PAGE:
Off the bus and straight into the Devon and Cornwall Inn for a fine pint of Moles bitter brewed in Dorset. It was a very pleasant hour I spent there before venturing out into the rain towards Millbrooker Towers. As soon as a Vodafone signal was available I began a call to check someone was at home but as I rounded a corner there was The Millbrooker striding towards me so I hung up, only to get a call back from Mrs The Millbrooker asking if I'd just called (Sorry). I about faced and together we went to the shops TM was after some flour for bread making and I took the opportunity to pick up a pasty from the Spar shop (Delicious after all that Ale).
Once everyone had arrived we ate, not what had been planned but a fine cheese omelet and home made bread before heading off to Kingsand for 'The Gig'. We were to meet the rest of the TM party in The Rising Sun which was heaving. The poor staff were having a great deal of difficulty delivering food to those who'd ordered it but they were consoled by the fact that after a pint we were off up the road to the Community Hall.
As a late bookee my ticket was on the door under the name of 'BathNick' which was appropriate if not a little surprising.
Gigspanner were amazing and I only had to wait until the start of the second half to hear 'The Butterfly'. I will bow to TM's review of the performance at this point. After the gig we joined the band in The Halfway House for more ale and enjoyed the impromptu performance of various well known songs in variable quality. On our return to Milbrooker Towers we enjoyed a couple of drams of the finest single malt before surrendering to sleep.
The following day I stirred at about midday with the vague idea that I walk around Rame would be a fine way to reacquaint myself with the area. After mentioning it to TM we sallied forth with the expectation that there was an adequate window in what was really not very nice weather. I was wrong by the time we got to the top of the lane to Wiggle it was blowing a gale and none of us were dry.

By the time we hit the top of the cliff overlooking Whitsand Bay we had to bend into the teeth of it and we were drenched. The rain was being blown into our faces with such force that it stung. As quickly as possible we made our way down to Cawsand where we dove into The Cross Keys for warmth and ale. The floor was soaked by the time we left. Just as well it wasn't carpet. I think the worst part was putting a wet jacket back on for the mile and a quarter up hill and down dale to Millbrook.

Showers and dry clothes were quickly donned and we reassembled in the living room for the previous days much delayed meat pie that TM prepared. Fully refreshed we awaited the taxi to the second performance of Gigspanner. Owing to the fact that we had a mini bus rather than a taxi and due to there not being another cab available we did a detour twice round the village to collect others going the same way, eventually to the Rising Sun for more of their Skinners Helligan Honey - 2 pints this time although I was the last to sink it and back up the hill to the gig.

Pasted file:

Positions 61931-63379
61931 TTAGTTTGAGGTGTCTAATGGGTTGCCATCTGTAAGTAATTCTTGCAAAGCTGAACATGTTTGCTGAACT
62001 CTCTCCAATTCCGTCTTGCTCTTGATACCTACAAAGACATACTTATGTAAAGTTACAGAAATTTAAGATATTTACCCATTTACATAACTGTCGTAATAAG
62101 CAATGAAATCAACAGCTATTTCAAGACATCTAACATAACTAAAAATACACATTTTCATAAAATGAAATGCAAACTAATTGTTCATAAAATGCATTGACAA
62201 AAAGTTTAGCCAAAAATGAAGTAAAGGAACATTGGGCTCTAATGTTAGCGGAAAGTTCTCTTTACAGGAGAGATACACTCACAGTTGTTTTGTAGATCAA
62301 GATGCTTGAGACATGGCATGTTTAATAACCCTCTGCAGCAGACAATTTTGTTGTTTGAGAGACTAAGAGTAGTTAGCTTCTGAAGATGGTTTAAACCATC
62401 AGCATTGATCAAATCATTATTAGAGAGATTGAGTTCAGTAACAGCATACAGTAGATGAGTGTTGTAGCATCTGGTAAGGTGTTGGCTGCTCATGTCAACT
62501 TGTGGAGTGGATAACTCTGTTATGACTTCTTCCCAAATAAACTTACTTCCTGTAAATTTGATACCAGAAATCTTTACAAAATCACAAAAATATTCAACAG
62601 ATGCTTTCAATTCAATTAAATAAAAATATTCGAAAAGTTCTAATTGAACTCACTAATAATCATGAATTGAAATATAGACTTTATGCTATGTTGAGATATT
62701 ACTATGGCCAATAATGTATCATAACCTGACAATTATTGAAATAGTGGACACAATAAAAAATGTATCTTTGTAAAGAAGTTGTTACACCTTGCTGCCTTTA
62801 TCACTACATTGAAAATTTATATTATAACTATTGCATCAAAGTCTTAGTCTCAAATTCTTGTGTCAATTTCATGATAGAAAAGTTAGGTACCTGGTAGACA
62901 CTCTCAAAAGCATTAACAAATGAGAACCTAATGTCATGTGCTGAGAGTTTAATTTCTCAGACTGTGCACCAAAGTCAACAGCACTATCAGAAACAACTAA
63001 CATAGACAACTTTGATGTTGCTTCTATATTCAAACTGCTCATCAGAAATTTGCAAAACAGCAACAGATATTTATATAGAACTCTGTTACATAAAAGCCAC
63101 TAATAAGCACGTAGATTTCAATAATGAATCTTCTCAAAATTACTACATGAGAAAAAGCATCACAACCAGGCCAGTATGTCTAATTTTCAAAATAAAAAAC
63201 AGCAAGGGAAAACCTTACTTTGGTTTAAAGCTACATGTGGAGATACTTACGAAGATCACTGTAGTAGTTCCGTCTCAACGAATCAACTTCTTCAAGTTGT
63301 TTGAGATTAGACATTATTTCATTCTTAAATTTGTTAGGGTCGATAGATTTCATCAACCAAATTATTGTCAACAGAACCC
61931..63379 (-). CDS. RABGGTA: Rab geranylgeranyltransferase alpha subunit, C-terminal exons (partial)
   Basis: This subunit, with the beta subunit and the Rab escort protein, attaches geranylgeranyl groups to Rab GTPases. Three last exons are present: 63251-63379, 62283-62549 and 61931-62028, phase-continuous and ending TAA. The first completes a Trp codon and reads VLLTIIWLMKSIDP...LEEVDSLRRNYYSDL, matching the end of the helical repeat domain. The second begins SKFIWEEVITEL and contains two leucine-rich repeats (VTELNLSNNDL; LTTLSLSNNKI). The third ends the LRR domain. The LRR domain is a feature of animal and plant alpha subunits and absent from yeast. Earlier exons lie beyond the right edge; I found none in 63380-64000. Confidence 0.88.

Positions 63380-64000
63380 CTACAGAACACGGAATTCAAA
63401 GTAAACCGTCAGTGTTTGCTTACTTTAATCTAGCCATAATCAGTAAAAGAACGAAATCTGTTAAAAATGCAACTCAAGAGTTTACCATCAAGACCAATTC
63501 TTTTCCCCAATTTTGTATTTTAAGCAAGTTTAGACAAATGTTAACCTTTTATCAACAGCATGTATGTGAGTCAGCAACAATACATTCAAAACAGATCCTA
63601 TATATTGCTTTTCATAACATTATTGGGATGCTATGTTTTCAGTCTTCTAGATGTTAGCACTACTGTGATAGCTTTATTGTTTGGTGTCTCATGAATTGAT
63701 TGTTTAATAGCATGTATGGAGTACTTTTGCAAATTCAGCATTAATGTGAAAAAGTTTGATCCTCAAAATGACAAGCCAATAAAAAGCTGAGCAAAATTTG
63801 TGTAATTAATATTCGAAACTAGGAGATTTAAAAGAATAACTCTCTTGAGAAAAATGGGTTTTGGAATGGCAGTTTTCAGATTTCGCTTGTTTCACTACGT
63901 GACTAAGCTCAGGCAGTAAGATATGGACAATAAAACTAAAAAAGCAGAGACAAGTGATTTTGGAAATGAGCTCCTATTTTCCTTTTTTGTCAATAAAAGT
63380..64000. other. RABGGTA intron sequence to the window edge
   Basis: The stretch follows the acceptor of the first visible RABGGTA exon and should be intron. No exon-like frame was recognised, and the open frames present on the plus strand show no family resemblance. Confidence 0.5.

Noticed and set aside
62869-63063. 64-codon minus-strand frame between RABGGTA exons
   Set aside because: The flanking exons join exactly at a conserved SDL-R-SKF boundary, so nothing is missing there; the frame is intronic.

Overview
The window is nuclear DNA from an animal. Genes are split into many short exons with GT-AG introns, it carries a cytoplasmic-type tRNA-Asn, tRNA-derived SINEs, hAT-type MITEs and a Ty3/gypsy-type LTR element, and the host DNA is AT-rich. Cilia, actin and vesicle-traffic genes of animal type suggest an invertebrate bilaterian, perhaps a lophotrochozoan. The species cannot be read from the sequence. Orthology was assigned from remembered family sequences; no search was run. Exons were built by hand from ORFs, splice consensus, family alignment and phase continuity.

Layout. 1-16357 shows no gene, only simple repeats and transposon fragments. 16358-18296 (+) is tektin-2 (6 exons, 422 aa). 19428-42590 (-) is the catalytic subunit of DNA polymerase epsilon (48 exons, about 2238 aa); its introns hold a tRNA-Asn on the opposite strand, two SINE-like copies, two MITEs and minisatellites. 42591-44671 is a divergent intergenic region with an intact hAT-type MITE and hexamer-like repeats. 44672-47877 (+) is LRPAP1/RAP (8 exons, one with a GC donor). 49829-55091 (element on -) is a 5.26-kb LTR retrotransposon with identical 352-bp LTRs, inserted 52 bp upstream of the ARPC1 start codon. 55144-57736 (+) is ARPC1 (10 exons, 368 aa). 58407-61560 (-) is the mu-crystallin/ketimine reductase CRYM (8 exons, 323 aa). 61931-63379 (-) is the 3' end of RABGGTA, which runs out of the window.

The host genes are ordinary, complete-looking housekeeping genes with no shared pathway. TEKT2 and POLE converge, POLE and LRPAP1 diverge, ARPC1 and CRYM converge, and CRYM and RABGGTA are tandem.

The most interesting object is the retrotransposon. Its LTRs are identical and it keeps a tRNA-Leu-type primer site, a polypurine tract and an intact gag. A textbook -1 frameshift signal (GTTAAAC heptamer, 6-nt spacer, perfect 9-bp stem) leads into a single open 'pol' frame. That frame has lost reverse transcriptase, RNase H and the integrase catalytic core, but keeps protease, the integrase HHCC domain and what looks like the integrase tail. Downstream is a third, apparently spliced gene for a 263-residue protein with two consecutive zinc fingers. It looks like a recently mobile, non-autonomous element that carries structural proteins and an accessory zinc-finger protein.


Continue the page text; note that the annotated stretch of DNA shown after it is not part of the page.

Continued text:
The hall was laid out differently this time and as TM recounts - it was a very different gig which I for one enjoyed immensely. All too soon it was over and after bidding our farewells left Gigspanner and started back to Milbrook. I think the plan was to call for the guy who brought us up but he wasn't available so we walked. A very much more pleasant walk than earlier since most of the storm seemed to have passed.
It was an early night for most of us for one reason or another so we had a night cap and found our way to our beds. I wanted to be away soonish in the morning, so woke just before nine. Mrs TM drove TM and me to the Cremyll ferry and after crossing back to Devon walked up through Plymouth to the Station. It was going to be pot luck with the train and I had an idea that I might still get a photo of the Torbay Express on its way to Kingwear. A luck has it sometimes the train to Bath Spa straight through was in 10 minutes - I had just enough time to grab a pile of Ginster's stuff and a pint of skimmed from the station Spar before boarding and a rain storm descended.
As we came in to Newton Abbott I spotted a man with a camcorder setting up so I knew I hadn't missed the express. Getting closer to Exeter through Teignmouth and Dawlish past Red Rock and Dawlish Warren camera'd groups of enthusiasts gazed up the lin and I was sitting well up in case it passed and I missed it. As we pulled in to Exeter St Davids it was there. I could almost hear the curses as an HST pulled in between camera and 34067 Battle of Britain Class 'Tangmere'. I knew I should have got off at Newton Abbott but my train was going all the way and I wanted to be home. I almost nodded a couple of times be fore we arrived in Bath heralded by a sudden downpour - yesterdays weather was still here then.

Tuesday, 8 July 2008

Are the ice caps melting? | The Register

Are the ice caps melting? The Register: "Dr Richard Feynman said, 'Science is the belief in the ignorance of the experts.'"